Bats are nocturnal animals who have the distinction of being nature's only true flying mammals. Flying squirrels can glide from a higher area to a lower one, but can't take off and climb to higher altitudes like bats can. Although they are overwhelmingly beneficial animals who are protected under both Federal and Tennessee law, when they decide to live in houses and other human-occupied buildings, bats must be humanely removed and sealed out for health and safety reasons.
One of the reasons why bats are beneficial animals is that a bat colony can consume hundreds, thousands, tens of thousands, or even hundreds of thousands of mosquitoes every night, depending on the size of the colony. In fact, many people install bat houses on their property to attract bats to live there just for their mosquito-control value. It's also one of the reasons why bats are protected under both State and Federal law.
Their usefulness and their value to public health are also why at Rid-A-Critter, we go above and beyond to avoid harming bats. We practice only safe, humane, non-chemical bat removal. Basically, we wait until all the bats are out of a house or building, double-check to make sure no stragglers have been left behind, and seal them out of the building so they can't get back in. We're not "bat exterminators." We're bat conservation professionals. We don't kill bats. We seal bats out to make your house or commercial building bat-proof.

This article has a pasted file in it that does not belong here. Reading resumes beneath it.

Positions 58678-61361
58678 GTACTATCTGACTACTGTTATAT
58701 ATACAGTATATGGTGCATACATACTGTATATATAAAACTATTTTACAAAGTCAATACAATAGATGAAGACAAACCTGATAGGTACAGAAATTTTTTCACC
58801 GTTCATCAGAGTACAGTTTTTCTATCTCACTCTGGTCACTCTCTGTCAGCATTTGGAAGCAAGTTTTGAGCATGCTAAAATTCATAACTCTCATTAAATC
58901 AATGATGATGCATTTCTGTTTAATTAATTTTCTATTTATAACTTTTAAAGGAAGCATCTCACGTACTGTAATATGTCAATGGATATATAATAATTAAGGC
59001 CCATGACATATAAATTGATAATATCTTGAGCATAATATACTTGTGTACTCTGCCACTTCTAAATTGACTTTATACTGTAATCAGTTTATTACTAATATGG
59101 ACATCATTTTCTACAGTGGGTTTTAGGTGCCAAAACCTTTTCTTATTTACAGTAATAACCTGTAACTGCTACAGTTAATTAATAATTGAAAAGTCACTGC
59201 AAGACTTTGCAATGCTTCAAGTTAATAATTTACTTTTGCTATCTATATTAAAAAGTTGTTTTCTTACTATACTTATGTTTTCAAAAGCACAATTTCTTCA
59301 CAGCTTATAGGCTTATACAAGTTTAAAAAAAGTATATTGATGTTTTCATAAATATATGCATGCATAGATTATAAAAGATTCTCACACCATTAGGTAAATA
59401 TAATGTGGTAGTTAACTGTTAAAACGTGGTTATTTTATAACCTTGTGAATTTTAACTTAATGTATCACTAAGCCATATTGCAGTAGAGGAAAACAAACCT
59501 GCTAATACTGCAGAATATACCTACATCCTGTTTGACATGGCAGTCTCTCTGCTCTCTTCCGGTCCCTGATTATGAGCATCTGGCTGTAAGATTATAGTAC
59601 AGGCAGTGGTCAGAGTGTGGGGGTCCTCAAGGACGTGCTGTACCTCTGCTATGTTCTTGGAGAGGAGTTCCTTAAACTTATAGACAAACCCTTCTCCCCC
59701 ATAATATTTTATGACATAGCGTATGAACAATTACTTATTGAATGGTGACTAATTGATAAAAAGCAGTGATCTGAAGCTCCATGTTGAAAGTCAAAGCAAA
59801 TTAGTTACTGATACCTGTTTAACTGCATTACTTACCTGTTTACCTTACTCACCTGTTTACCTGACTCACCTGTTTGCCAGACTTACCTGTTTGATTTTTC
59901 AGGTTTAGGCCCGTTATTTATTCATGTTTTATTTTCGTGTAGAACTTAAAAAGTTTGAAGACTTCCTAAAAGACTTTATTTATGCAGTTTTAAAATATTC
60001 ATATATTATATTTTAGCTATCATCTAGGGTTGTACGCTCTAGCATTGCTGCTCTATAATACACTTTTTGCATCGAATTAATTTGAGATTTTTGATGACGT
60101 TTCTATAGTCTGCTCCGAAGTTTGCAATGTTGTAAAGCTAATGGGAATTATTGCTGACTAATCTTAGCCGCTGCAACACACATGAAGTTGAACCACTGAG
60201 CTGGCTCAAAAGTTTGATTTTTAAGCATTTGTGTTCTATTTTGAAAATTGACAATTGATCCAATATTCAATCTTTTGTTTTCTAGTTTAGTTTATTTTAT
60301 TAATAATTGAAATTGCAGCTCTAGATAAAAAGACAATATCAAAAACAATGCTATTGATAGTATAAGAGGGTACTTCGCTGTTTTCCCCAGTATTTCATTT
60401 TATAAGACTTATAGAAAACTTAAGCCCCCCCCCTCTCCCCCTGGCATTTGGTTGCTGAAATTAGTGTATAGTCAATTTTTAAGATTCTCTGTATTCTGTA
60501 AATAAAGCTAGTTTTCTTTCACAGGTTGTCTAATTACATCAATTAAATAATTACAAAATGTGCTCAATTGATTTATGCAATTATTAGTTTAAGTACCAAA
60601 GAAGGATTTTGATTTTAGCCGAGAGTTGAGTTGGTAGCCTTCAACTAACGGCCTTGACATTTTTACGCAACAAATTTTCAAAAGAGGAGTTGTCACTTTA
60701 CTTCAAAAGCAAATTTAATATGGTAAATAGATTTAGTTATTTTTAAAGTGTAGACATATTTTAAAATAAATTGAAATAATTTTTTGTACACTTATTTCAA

Unfortunately, like most wild animals, bats carry and can vector zoonotic diseases than can be harmful or fatal to humans. The most serious disease bats can transmit is rabies, which almost always is fatal to humans once symptoms start to appear. They also have parasites called bat bugs that are so similar to bed bugs that even entomologists have a hard time telling them apart. Finally, bat guano can also transmit diseases to humans. Let's take a brief look at each of these human health risks associated with bats.
According to the CDC, bats are responsible for seven out of every ten human rabies cases in the United States. Humans can become infected with rabies through a bit or scratch by a bat or other infected animal; and by the time symptoms start to show, the disease is incurable.
If you haven't been up in your attic for a while, take a quick look around before venturing very far into the attic. Bats tend to congregate near the eaves, gable vents, or windows, although they can be found anywhere in an attic (as well as in places like bell towers, steeples, mechanical lofts, and other unoccupied structural spaces). If you see bats, calmly leave the attic, close the door, and give us a call. If you have had contact with a bat, seek medical help immediately.
Bat guano (a nicer way to say "bat poop") can serve as a breeding medium many bacterial and fungal diseases. One of the most common diseases associated with bat guano is histoplasmosis, a fungal disease that affects the respiratory system. It can range from a very mild disease that clears up on its own, to a serious disease that can cause long-term respiratory problems. If you think you may have been exposed to bat guano or its dust, you should seek medical help just to be on the safe side.